I train people who are giving presentations and awards and one of the first things I do (after finding out who we need to thank etc.) is time how long their speech is and how/where it fits into the running sheet. This is especially true when I get people ready for race day presentations. A key part of my job is to edit the speech as much as possible. When people are at a cocktail party, dinner or presentation night, they are there to drink, talk and hob nob, not to stand around being bored to death by formalities. Yesterday's Melbourne Cup was a case in point. During the Melbourne Cup presentations, the Governor-General decided it was time for a long speech waxing lyrical about the Aussie spirit. Well meaning but it was excruciating to watch and went on and on and on and on. Behind her, people were fidgeting, the crowd was just ignoring her and it was embarassing to watch her present a speech that someone had obviously spent ages writing. Sorry GG, but there is a time and a place. Boot camp for delivering speeches to rowdy crowds:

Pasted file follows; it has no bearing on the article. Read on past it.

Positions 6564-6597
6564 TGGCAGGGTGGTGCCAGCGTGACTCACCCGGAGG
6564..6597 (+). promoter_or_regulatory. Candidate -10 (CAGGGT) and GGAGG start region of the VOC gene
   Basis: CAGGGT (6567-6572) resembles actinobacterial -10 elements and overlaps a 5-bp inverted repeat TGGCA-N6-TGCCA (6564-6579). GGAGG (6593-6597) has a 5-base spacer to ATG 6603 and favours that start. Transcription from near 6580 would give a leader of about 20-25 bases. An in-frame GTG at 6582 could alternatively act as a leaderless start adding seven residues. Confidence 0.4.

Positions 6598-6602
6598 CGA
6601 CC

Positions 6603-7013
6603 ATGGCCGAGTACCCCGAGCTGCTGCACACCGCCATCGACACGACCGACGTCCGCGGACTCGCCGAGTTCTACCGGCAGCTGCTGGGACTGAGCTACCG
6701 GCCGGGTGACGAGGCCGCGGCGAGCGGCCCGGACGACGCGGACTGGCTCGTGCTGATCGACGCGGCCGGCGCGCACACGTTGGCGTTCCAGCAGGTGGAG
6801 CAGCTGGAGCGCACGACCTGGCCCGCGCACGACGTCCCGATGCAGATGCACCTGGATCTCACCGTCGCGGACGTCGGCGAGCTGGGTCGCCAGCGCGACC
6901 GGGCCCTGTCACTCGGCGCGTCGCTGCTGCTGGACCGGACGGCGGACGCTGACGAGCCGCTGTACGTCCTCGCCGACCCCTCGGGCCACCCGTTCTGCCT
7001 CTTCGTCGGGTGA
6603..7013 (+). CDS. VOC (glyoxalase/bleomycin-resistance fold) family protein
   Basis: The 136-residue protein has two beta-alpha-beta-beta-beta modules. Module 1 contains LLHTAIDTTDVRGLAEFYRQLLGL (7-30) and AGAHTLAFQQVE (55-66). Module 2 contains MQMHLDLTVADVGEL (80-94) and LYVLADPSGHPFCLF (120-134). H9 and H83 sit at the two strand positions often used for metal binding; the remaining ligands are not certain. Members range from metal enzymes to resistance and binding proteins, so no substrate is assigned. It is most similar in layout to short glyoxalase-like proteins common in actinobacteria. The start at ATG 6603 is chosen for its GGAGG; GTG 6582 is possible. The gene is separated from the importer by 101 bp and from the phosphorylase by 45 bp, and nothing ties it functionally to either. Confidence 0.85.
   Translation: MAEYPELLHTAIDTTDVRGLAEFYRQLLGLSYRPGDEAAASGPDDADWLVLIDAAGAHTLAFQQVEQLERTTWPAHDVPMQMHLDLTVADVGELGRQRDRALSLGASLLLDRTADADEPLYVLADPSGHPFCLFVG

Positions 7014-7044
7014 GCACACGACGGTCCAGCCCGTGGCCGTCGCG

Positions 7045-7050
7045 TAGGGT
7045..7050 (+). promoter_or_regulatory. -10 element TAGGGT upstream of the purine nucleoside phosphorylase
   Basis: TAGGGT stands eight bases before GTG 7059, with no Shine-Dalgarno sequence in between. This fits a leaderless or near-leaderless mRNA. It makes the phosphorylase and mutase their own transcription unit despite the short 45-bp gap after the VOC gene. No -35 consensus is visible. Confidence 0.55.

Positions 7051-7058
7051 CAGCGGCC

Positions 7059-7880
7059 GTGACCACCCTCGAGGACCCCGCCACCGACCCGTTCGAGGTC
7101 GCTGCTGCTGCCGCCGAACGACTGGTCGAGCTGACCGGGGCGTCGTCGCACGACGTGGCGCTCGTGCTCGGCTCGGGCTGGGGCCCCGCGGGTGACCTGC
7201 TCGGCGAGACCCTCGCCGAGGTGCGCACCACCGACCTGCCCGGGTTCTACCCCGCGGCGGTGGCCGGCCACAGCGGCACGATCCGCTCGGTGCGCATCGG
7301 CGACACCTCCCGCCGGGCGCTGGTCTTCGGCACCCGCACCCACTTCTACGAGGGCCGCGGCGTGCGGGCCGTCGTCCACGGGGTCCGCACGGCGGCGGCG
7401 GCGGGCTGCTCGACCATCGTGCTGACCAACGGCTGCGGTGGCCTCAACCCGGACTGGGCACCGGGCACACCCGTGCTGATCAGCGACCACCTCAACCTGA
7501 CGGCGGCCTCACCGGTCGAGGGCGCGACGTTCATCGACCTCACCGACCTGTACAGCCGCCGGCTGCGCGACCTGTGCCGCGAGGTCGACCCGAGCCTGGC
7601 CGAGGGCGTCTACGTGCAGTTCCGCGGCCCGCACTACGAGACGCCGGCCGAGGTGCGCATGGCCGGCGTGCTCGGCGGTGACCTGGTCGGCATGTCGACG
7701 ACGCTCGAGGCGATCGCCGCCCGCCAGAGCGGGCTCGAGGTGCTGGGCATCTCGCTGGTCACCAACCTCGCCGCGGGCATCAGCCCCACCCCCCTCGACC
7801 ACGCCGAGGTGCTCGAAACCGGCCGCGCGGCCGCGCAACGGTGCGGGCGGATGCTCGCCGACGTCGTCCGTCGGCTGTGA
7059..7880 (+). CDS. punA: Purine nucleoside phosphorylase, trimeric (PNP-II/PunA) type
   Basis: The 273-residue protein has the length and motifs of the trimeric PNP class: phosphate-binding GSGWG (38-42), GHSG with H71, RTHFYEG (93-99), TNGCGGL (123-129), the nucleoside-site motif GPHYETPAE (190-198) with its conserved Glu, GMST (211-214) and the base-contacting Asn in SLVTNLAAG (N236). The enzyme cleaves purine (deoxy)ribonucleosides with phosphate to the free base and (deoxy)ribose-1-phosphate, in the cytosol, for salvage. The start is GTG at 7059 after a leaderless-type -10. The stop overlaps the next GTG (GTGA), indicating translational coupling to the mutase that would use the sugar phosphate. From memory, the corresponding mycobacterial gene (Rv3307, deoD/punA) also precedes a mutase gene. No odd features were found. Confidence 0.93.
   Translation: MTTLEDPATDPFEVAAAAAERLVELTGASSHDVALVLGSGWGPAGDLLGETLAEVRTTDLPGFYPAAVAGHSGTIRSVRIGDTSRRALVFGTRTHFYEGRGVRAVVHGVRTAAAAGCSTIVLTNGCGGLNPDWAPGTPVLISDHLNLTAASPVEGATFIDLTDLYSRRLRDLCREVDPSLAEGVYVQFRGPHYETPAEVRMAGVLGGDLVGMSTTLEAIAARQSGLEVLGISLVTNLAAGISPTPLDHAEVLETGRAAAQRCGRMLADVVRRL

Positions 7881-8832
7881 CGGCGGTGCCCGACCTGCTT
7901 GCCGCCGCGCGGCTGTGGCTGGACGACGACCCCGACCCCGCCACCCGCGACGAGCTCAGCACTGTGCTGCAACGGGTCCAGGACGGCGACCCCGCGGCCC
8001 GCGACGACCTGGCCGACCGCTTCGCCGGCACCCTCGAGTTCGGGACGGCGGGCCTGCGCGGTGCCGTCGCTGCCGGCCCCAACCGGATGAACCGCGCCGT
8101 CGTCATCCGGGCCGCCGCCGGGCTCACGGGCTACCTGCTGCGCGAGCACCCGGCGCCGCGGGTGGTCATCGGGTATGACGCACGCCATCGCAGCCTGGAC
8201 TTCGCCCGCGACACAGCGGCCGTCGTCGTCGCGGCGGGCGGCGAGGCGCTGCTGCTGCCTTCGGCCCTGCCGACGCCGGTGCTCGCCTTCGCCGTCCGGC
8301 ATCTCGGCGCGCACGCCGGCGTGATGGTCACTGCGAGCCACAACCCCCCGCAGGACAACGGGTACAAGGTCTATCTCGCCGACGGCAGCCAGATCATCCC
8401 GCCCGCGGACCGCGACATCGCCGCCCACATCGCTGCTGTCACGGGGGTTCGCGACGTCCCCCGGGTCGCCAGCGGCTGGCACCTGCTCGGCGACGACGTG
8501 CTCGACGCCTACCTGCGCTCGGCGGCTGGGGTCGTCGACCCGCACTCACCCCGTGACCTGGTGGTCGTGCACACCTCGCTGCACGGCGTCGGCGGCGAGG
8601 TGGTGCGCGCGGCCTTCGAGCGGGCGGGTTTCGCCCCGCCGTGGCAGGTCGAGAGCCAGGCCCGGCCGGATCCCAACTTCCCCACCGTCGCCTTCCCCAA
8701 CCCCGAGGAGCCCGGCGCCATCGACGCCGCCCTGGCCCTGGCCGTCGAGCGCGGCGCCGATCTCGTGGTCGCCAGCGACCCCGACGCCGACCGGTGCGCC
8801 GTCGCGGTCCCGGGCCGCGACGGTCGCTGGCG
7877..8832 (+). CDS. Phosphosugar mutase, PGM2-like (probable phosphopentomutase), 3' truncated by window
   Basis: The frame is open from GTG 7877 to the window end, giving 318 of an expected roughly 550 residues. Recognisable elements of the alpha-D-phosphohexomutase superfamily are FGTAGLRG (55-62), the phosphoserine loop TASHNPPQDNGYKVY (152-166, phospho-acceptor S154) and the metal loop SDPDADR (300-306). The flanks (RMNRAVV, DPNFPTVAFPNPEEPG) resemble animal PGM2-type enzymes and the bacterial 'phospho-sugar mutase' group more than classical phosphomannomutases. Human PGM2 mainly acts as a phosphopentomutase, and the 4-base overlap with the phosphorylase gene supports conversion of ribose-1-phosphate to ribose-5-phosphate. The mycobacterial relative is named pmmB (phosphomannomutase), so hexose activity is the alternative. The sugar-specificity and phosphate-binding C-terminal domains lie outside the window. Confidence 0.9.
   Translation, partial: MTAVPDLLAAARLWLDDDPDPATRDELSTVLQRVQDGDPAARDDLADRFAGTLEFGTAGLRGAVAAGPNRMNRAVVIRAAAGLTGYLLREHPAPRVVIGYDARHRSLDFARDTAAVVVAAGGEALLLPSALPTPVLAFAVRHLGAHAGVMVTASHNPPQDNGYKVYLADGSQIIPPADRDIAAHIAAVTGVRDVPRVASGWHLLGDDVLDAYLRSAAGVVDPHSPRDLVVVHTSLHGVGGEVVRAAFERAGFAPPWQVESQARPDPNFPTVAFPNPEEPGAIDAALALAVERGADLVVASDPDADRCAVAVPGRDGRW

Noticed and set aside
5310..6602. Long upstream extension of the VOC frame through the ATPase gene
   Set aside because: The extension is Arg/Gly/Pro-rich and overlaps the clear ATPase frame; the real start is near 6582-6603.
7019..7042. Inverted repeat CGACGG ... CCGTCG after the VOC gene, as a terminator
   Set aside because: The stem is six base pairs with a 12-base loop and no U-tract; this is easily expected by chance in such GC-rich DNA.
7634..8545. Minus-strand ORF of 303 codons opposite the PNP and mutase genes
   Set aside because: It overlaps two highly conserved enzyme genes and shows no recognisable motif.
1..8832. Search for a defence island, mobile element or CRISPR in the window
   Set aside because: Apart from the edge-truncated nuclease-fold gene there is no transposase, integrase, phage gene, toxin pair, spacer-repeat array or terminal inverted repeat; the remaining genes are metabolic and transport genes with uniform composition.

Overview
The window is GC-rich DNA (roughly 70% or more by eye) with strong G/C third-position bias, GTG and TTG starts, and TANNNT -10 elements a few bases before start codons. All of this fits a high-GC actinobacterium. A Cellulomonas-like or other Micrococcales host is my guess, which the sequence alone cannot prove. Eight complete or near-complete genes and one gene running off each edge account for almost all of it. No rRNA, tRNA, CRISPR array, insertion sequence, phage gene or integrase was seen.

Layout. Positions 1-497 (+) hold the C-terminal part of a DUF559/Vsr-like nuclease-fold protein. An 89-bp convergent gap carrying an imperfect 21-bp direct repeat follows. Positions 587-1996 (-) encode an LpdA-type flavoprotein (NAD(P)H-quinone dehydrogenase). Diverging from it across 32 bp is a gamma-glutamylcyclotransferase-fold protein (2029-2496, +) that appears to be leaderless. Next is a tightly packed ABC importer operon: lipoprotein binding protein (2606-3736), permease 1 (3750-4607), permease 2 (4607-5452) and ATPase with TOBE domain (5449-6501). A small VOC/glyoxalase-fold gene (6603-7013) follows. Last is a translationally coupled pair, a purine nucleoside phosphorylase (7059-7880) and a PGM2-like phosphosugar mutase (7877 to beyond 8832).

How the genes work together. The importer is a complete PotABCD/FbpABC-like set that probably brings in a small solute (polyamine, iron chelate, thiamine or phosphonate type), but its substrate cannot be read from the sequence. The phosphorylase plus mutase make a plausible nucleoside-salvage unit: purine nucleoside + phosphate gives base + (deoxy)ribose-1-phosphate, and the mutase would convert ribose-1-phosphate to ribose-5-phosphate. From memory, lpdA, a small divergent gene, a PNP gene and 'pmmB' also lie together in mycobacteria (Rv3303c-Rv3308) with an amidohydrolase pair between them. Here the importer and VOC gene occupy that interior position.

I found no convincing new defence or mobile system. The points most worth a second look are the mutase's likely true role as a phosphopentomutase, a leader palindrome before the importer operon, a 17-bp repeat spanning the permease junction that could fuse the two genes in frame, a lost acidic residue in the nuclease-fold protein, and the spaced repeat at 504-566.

1. During training, I like to make lots of distracting noise while my client is delivering his/her speech to get them used to a tough crowd.
2. I get clients to practice trying to get the attention of the room. (Often we plan for another person to do this dirty work before the speaker makes his/her start.)
3. We break the speech down into chunks and if the crowd is really out of hand, we cut out a piece.
4. Run through the choreography of the presentations, handing out fake awards, cups and certificates to that it looks easy
5. Be absolutely ruthless about timing, ensuring that it is undertime everytime.
6. Ensure that the speech acknowledges and connects with the crowd.